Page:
Taken together, the lamp system 200 provides dual redundancy. Thus, the lamp system 200 can switch between lamps to compensate for failure in a lamp, and the lamp system 200 can switch between lamp controllers to compensate for failure in a controller.

To facilitate this dual redundancy, the lamp system 200 includes several feedback, control and drive paths. Specifically, the lamp system 200 includes a drive path 202 from the first lamp controller to the first lamp, a drive path 204 from the first lamp controller to the second lamp, a drive path 206 from the second lamp controller to the first lamp, and a drive path 208 from the second lamp controller to the second lamp. These drive paths provide the electrical connections used by the controllers to selectively drive the two lamps.

The lamp system 200 also includes an optical feedback path 210 from the first lamp to the first controller, an optical feedback path 212 from the first lamp to the second controller, an optical feedback path 214 from the second lamp to the second controller, and an optical feedback path 216 from the second lamp to the first controller. These optical feedback paths are used by the controllers to determine the amount of light being produced by the lamps. In response to the optical feedback, the controllers adjust the drive of the lamps to output the desired amount of light.

The lamp system 200 also includes a controller feedback path 220 from the first controller to the second controller, and a controller feedback path 222 from the second controller to the first controller. The controller feedback paths are used to provide status information between controllers. Thus, through controller feedback path 220 the second controller can learn the health and status of the first controller. Likewise, through controller feedback path 222 the first controller can learn the health and status of the second controller. This information can be used by the controllers to determine if a new controller needs to be activated to drive a lamp due to failure in the other controller.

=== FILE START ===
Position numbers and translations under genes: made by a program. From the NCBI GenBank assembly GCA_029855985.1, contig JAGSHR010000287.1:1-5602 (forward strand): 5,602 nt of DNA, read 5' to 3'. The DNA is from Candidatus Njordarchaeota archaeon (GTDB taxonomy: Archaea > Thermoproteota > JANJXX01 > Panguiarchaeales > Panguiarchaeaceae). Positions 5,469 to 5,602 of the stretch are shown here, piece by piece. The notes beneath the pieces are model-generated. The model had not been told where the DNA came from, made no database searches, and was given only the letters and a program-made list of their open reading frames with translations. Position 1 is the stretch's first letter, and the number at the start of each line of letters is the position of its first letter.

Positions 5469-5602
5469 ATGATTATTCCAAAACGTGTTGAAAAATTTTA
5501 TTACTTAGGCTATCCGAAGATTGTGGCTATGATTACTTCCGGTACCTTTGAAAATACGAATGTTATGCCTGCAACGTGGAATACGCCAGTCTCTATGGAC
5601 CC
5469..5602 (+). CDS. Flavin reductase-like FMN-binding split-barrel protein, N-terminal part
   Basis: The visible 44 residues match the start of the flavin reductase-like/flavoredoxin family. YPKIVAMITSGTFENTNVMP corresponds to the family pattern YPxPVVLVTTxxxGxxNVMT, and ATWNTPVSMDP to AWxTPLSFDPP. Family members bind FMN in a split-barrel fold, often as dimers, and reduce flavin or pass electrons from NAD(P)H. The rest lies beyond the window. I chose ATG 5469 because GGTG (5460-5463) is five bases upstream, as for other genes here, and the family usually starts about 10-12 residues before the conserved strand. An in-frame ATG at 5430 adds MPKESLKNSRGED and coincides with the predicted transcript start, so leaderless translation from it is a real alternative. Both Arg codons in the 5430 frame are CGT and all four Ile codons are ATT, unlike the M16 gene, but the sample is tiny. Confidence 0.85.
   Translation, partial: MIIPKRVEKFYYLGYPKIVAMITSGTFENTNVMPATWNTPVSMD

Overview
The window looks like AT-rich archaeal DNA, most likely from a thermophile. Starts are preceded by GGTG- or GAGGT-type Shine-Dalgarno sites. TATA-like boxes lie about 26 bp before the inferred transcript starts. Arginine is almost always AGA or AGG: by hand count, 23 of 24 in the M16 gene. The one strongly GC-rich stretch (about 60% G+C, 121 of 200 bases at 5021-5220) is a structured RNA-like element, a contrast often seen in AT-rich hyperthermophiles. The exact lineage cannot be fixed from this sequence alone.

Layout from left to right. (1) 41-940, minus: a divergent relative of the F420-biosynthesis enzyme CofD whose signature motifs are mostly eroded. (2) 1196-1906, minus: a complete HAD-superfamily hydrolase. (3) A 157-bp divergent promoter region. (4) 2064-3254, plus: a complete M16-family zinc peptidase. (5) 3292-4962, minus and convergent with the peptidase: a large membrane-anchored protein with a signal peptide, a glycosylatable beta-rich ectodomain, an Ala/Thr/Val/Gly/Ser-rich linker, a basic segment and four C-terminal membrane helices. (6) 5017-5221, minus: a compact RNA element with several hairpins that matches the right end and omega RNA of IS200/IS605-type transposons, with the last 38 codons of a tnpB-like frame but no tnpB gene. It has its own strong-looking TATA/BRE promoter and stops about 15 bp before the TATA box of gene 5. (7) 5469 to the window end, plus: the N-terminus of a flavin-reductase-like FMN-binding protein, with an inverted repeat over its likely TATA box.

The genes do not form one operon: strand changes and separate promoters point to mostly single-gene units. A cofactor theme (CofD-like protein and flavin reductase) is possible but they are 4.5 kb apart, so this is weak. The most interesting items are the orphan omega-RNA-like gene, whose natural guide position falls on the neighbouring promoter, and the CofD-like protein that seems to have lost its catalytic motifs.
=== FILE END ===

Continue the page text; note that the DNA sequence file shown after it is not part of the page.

In an exemplary implementation, one lamp controller would be selected as a primary, and would remain as primary until performance drops below a defined level. Using the controller feedback path, the secondary controller could then be activated to take over for the failed primary controller. In addition to switching controllers to compensate for failures, the switching could also occur for testing or simply to balance wear in the devices.

The lamp driver system 200 also includes a control signal path 230 from the first controller to the second controller, and a control signal path 232 from the second controller to the first controller. The control signal paths are used by the controllers to control the operation of the other controller. For example, in situations where a partial failure occurs in the primary controller, the primary controller may continue to operate at sub-optimal levels. In this situation, the control signal can be used to fully disable the faulty primary controller such that the secondary controller can then take over without interference from the faulty primary controller.